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Research Examines Evasive Plant Impact

An invasive shrub that is crowding out native species of plants and animals across the United States is being investigated this summer by three Valparaiso University students, whose research findings could help protect the native environment. Valpo is a member of the Council on Undergraduate Research.

The students – junior biology majors Courtney Soley of Buchanan, Mich., and Dustin Houghton of West Lafayette, and sophomore civil engineering major Kaylene Boroski of Wakeman, Ohio – are studying the environmental impact of autumn olive at Pierce Cedar Creek Institute, an ecological field station in southwestern Michigan.

“The spreading of invasive species in America is becoming an increasingly big problem,” said Houghton, who is working with Soley to examine how autumn olive affects the behavior and nesting success of American robins and northern cardinals.

Houghton said invasive plants frequently alter the ecosystem of new environments they enter and can devastate native species. While autumn olive was initially introduced at PCCI to help bird populations, it has since spread across the entire 661-acre reserve.

The research of Houghton and Soley is supported by a $3,500 grant from PCCI’s Undergraduate Research Grants for the Environment program, which helps undergraduate students gain experience planning and conducting environment-related studies. Their study builds upon research by another Valpo student, who last summer found that some birds seemed to avoid autumn olive, while others did not.

Houghton and Soley selected one bird that appeared to stay away from the shrub (the northern cardinal) and one that appeared to have no preference (the American robin), then tracked which trees and shrubs each species used for perching or nesting, and how successful the species were nesting in autumn olive versus other trees and shrubs.

The students’ observations indicate both species tend to avoid placing their nest in autumn olive.

“Only one nest from either species was found in autumn olive, and this nest was depredated,” Houghton said. “As for bird activity, early in the breeding season we found that only one of the 34 birds documented spent any time in autumn olive. This is significant evidence that these birds are avoiding autumn olive.”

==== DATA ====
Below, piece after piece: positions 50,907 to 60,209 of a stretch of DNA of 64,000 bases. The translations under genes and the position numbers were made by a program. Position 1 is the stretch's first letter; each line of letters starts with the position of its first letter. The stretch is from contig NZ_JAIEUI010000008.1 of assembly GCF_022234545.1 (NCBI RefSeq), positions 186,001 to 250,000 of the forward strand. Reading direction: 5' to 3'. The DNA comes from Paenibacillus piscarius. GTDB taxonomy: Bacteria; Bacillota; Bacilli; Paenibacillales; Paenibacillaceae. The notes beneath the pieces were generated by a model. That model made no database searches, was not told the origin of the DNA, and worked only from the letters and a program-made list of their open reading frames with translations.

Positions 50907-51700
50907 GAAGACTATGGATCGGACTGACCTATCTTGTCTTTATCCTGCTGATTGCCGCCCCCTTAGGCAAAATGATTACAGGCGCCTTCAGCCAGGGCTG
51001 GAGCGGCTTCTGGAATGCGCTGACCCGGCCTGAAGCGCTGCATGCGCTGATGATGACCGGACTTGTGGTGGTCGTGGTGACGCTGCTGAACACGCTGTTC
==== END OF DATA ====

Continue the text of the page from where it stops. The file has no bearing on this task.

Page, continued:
While the students have yet to complete their analysis, if the data confirms that the shrub does indeed have a negative effect on bird breeding success, than the continued spread of autumn harvest could damage native bird populations.

“Our research is helping determine whether more effective invasive shrub management strategies need to be developed in order to maintain healthy bird populations,” Houghton said.

Boroski also received a $3,500 PCCI grant to help identify what makes autumn olive such a good competitor to native plants by looking at the impact of the shrub on the availability and cycling of nitrogen in the surrounding soil and water.

“As a nitrogen-fixing plant, autumn olive likely fertilizes itself, giving it a significant advantage over the other native plants around it,” she said. “In addition, if this shrub is altering the soil chemistry, it is likely having a harmful affect on the native plants which are adapted to thrive in their native soil chemistry.”

Boroski will continue collecting soil samples through the middle of August before completing her analysis.

She decided to pursue the project after being approached by Dr. Zuhdi Aljobeh, a civil engineering professor who knew she was interested in undertaking an independent research study and learning about the research process. The summer at PCCI has provided an excellent introduction to research, Boroski said, and she’s looking forward to taking part in other research projects in the future.

“I have learned that research doesn’t always go according to plan and, probably most importantly, how to adapt to situations as they develop and use the resources available to obtain the results I need,” she said.

Valpo’s two studies are among 11 research projects involving 17 undergraduate students at PCCI this summer. In addition to the $3,500 stipend for students, the URGE program provides faculty mentor stipend of up to $3,500 that can be used for equipment purchases, general expenses, travel or training needed for conducting the research project, as well as up to $4,000 in room and board expenses for the student and faculty mentor.

Valpo joined PCCI in 2005, and students have previously won grants to support summer research projects involving methods for controlling invasive plants, air pollution in the Midwest, plant genetics and the impact of development on water quality. In addition to their research, Valpo’s students attended weekly seminars on a variety of environmental topics.

Valpo is one of 13 colleges and universities belonging to the consortium that operates the PCCI biological field station – a 661-acre site with forest, wetlands, fields and lakes. The Institute, located south of Hastings, Mich., is open to the public and includes a visitor center, education building, trails and housing facilities for researchers and guests. More information about the Institute is online at

Dustin J. Wunderlich | Newswise Science News
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